From the January 1798 edition of The Sporting Magazine

From the January 1798 edition of The Sporting Magazine

The motto “Honi foit qui mal y pense” is the motto of the Most Noble Order of the Garter and translates as “Shame on him who thinks evil of it.”

Princess Elizabeth (center) with her sisters Princess Augusta Sophia (left) and Charlotte Augusta Matilda, Princess Royal (seated). by Arthur N. Sanders, published by Henry Graves, after Thomas Gainsborough (1784) NPG D15000 © National Portrait Gallery, London

Princess Elizabeth (center) with her sisters Princess Augusta Sophia (left) and Charlotte Augusta Matilda, Princess Royal (seated); by Arthur N. Sanders, published by Henry Graves, after Thomas Gainsborough (1784)
NPG D15000
© National Portrait Gallery, London

This story really tickled me—first because it’s just plain funny; and, second, in an era of strict etiquette and court manners, Princess Elizabeth sounds like she would have been a very interesting young woman to know.

A Visit from Book Santa

I woke up on Christmas morning to find that Book Santa had visited my house!

Book Santa's Offering

I’ve had visits from Book Santa in the past, so I knew to expect two things:

  1. His reading tastes are varied; he enjoys giving fiction titles just as much as non-fiction titles
  2. His reading tastes are a lot like my own (a happy co-ink-ee-dink, right?)

So you can imagine how excited I was to unwrap these titles on Christmas morning:

Jane Austen's WorthingJane Austen’s Worthing by Antony Edmonds.

I thought I owned just about every Jane Austen-related book there was until Book Santa dropped this one under my Christmas tree. It’s an account of the seaside resort town that inspired Austen’s Sanditon, one of my favorite (if unfinished) Austen novels.

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King John by Marc MorrisKing John: Treachery and Tyranny in Medieval England by Marc Morris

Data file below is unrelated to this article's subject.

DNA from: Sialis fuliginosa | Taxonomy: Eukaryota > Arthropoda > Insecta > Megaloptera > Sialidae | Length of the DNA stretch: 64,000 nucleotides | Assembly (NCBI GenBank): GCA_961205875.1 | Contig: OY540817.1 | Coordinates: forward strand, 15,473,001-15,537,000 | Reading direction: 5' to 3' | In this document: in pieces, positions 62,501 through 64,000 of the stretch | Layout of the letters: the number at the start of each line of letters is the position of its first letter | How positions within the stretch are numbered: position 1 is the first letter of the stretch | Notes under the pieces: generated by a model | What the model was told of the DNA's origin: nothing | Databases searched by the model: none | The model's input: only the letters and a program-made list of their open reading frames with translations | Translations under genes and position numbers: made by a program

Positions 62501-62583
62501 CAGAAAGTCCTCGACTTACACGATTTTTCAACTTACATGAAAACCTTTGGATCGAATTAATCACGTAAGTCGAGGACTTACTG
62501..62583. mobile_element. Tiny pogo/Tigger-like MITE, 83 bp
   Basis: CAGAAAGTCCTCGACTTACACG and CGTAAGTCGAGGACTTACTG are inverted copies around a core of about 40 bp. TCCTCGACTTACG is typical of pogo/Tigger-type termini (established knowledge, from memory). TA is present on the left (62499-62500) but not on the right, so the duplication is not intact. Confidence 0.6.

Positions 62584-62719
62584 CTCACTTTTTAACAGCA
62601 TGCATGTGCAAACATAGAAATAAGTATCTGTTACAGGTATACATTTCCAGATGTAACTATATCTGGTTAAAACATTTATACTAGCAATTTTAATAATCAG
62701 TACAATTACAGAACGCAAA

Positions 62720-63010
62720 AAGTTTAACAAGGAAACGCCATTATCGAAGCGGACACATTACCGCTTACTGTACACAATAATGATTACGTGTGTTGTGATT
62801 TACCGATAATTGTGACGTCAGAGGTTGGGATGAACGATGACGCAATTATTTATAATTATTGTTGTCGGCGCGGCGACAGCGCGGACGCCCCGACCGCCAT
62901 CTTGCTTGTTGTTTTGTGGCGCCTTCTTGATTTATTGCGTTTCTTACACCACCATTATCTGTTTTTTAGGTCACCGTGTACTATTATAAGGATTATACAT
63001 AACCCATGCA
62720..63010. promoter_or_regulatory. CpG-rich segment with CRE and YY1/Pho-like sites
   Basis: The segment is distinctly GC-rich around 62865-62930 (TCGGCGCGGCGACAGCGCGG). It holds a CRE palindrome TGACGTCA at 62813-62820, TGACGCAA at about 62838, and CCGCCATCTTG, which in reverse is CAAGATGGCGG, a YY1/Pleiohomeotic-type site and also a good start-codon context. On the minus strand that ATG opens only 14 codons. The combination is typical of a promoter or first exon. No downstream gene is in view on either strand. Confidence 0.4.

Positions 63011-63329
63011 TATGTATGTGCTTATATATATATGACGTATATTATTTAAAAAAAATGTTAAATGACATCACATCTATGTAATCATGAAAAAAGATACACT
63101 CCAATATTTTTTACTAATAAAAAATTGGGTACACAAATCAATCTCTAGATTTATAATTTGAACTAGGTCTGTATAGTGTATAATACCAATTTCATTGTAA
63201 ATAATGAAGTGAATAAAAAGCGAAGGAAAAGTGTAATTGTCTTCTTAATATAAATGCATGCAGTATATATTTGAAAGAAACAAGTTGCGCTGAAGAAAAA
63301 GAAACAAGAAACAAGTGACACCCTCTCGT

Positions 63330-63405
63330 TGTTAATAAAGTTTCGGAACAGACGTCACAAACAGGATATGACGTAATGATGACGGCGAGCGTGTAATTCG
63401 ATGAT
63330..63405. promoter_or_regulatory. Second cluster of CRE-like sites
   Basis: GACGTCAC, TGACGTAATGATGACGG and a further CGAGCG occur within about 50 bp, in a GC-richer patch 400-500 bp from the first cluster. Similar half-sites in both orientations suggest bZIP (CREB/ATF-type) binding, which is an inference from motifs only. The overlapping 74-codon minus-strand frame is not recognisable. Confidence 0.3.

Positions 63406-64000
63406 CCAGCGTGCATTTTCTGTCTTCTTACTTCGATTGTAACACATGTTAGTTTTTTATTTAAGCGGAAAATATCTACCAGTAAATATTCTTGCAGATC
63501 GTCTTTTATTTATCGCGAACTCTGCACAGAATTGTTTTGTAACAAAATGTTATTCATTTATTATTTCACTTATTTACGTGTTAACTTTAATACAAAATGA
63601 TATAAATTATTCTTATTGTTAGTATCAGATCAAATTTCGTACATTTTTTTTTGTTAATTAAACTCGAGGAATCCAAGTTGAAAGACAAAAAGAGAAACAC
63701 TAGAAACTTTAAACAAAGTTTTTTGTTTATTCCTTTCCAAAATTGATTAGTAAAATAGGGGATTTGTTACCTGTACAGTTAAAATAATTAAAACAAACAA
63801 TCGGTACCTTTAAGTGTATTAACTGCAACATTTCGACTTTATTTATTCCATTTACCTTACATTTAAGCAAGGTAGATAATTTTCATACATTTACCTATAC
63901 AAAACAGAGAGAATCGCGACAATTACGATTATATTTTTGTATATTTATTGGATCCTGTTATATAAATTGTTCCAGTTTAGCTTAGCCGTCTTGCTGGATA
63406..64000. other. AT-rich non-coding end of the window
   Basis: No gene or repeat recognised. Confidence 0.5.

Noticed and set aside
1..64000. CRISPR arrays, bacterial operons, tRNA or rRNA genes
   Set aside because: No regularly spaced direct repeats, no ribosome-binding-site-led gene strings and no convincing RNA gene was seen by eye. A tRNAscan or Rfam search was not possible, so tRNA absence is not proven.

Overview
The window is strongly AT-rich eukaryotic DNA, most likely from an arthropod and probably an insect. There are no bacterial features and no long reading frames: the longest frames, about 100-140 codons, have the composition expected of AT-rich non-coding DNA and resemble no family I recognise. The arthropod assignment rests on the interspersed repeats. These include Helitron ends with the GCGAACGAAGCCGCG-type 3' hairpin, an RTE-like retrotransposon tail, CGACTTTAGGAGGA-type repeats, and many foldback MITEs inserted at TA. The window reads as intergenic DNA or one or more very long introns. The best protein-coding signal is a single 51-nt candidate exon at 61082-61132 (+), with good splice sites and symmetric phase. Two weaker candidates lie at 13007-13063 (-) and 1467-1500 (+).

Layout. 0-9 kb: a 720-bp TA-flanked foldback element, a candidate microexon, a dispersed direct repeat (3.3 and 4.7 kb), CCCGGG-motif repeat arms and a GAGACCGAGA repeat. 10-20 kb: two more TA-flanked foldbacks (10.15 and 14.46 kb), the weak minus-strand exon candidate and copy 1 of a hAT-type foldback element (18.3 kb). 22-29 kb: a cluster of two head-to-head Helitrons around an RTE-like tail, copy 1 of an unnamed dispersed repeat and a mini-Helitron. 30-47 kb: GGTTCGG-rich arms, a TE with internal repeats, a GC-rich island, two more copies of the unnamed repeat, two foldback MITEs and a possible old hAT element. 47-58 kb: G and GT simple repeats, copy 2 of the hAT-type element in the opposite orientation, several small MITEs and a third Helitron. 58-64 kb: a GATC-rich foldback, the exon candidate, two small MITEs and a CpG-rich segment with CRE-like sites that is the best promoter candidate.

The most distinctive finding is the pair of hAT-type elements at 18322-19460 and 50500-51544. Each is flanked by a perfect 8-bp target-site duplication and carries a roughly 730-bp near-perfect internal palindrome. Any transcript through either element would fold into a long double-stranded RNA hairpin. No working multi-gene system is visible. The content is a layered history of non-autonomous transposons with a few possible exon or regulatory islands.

I have a very personal interest in learning all I can about King John of England; through my Cornell ancestors I’m a direct descendant of that notorious king who was ultimately forced to sign the Magna Carta. Every time I open the pages of a new book about King John, I hope to read about some redeeming quality in the man (he is family, after all). Could this be the book that finally shows King John to have some humanity? Here’s hoping …

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Organize Your GenealogyOrganize Your Genealogy by Drew Smith

After years of gathering family histories, photographs, and documents, I have paper coming out of my ears. Book Santa must have known I needed a book like this to help me safely and sensibly share and store each precious item I’ve collected. Check in with me in a couple of months to see if I’ve put this book’s suggestions to good use.

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Calico Spy by Margaret BrownelyCalico Spy by Margaret Brownley

Everybody knows Book Santa has a great sense of humor, which is why he knew I’d enjoy Calico Spy. It’s book three in Ms. Brownley’s Undercover Ladies series of old west mysteries featuring female detectives. Ever have a hankerin’ for a good laugh, memorable characters, and an intriguing who-done-it mystery? Yup, me, too. I think I just talked myself into making this the first of my new books to read.

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The Successful Author MindsetThe Successful Author Mindset by Joanna Penn

I’ve been a Joanna Penn fan for years. I read her fiction, follow her blog, listen to her podcasts, and look to her for inspiration when I need an indie-author-pick-me-up. She never fails to deliver.  I rather suspect Book Santa gave me this Joanna Penn offering because he knows I could do a better job of managing my writing career (and he’d be right!). But, God bless him, Book Santa never judges; he just gives the right book at the right time to give us all the kick in the pants we need.  And speaking of time, I’m currently in the process of setting my writing goals for 2017; and I suspect The Successful Author Mindset will be a big help in the process.

So there you have it … Book Santa’s Christmas delivery to my house was generous and well-planned, and his selections showed his usual flair for variety.

I hope Book Santa visited your house, too. What did he bring you?